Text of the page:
The Bethlehem soccer team will be idle on Saturday and will have an opportunity to rest up for the Sunday game in New York. Not idle by choice, but forced by the recent action of New Bedford in the American Soccer League and the failure of the Eastern League to stretch a point and assign a game here.
When New Bedford bolted the Eastern League local interest was centered in securing a game here for this weekend and the league executives appealed to Hakoah All-Star, the team Bethlehem will meet in New York on Sunday, was found to be idle and such a game would have proven every bit as attractive as the original scheduled contest against the Whalers.
On the pretext of too many injured players, Hakoah politely refused the invitation to fill in the vacancy, stating that physically the club was in no condition for two hard games in as many days. Other clubs were scheduled and as a result of Hakoah's refusal the local booters will be idle.
While no official charges have been made it is now intimated that New Bedford's sole purpose in affiliated with the Eastern League some two months ago was purely to learn the internal workings of the league and also that of the U. S. F. A., insofar as pertaining to the soccer war. To determine the attitude of the league and parent body in regards to clubs, players and managers in the outlaw loop and having ascertained this information was satisfied to forfeit the $500 deposit which automatically became effective when New Bedford again deserted the organized ranks. If that is found to be true a more flagrant violation of sportsmanship ethics has never before occurred in soccer or in fact any other sport.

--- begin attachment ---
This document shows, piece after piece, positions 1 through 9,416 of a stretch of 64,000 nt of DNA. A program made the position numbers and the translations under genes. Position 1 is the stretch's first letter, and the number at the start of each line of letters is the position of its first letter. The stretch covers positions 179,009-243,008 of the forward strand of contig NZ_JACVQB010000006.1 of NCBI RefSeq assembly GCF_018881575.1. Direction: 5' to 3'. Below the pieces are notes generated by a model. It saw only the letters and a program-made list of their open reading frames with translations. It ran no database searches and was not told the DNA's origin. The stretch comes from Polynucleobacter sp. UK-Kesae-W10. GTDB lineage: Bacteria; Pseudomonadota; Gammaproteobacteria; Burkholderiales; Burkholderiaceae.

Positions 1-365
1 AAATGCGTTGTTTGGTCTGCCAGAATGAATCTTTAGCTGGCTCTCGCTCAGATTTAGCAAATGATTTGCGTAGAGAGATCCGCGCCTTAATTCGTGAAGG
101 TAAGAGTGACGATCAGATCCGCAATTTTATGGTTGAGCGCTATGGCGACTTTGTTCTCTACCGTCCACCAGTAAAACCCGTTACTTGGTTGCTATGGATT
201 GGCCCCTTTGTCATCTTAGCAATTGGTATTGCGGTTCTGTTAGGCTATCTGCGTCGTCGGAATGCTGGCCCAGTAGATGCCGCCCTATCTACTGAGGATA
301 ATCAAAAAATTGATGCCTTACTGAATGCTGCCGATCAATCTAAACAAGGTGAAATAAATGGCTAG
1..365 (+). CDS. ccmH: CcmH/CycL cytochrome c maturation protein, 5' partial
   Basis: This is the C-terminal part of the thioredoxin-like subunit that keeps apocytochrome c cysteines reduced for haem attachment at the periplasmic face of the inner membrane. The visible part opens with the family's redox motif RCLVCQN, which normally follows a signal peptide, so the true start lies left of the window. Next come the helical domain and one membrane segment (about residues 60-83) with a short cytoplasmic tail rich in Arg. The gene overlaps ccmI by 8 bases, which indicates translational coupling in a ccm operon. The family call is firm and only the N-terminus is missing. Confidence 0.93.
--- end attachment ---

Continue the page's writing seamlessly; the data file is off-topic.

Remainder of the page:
Devious ways are being resorted to by the outlaw organization to undermine the new league and the National Association in which the long distance telephone is playing an important role.
Apparently the outlaw faction contends that to win Bethlehem their way the controversy is virtually won, for it seems that interest of this action have centered their attention to Bethlehem in making overtures to the local club to affiliate with the A. L.
On Thursday night the club received a long distance telephone call from President Cunningham, the latter announcing the action of New Bedford and then invited Bethlehem to come back into the league. Another long distance telephone conversation occurred this morning when Nathan Agar, of the Brooklyn Club, attempted to influence Bethlehem to switch its allegiance. To both of these conversations the replay was the same, an emphatic "no."